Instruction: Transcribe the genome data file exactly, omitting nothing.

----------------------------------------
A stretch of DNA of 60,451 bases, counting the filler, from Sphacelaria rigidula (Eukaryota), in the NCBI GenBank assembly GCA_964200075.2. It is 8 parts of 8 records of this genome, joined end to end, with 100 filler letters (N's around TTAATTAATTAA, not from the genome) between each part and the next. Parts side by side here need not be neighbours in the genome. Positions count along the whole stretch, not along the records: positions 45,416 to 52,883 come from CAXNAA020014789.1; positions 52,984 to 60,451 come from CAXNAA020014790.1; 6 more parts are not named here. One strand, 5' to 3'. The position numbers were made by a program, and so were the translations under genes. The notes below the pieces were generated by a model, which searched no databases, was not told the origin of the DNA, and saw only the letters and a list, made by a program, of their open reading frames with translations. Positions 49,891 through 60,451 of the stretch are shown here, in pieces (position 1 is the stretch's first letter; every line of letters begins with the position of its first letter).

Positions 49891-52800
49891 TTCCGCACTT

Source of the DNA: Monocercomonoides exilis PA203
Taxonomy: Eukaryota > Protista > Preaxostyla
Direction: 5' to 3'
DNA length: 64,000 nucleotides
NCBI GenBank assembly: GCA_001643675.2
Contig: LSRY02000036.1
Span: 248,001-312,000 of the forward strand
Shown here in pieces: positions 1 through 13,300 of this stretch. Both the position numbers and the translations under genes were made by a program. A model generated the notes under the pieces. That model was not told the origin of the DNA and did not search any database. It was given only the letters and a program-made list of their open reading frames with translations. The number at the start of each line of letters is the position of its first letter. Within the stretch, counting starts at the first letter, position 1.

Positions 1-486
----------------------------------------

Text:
A stretch of DNA of 60,451 bases, counting the filler, from Sphacelaria rigidula (Eukaryota), in the NCBI GenBank assembly GCA_964200075.2. It is 8 parts of 8 records of this genome, joined end to end, with 100 filler letters (N's around TTAATTAATTAA, not from the genome) between each part and the next. Parts side by side here need not be neighbours in the genome. Positions count along the whole stretch, not along the records: positions 45,416 to 52,883 come from CAXNAA020014789.1; positions 52,984 to 60,451 come from CAXNAA020014790.1; 6 more parts are not named here. One strand, 5' to 3'. The position numbers were made by a program, and so were the translations under genes. The notes below the pieces were generated by a model, which searched no databases, was not told the origin of the DNA, and saw only the letters and a list, made by a program, of their open reading frames with translations. Positions 49,891 through 60,451 of the stretch are shown here, in pieces (position 1 is the stretch's first letter; every line of letters begins with the position of its first letter).

Positions 49891-52800
49891 TTCCGCACTT

Source of the DNA: Monocercomonoides exilis PA203
Taxonomy: Eukaryota > Protista > Preaxostyla
Direction: 5' to 3'
DNA length: 64,000 nucleotides
NCBI GenBank assembly: GCA_001643675.2
Contig: LSRY02000036.1
Span: 248,001-312,000 of the forward strand
Shown here in pieces: positions 1 through 13,300 of this stretch. Both the position numbers and the translations under genes were made by a program. A model generated the notes under the pieces. That model was not told the origin of the DNA and did not search any database. It was given only the letters and a program-made list of their open reading frames with translations. The number at the start of each line of letters is the position of its first letter. Within the stretch, counting starts at the first letter, position 1.

Positions 1-486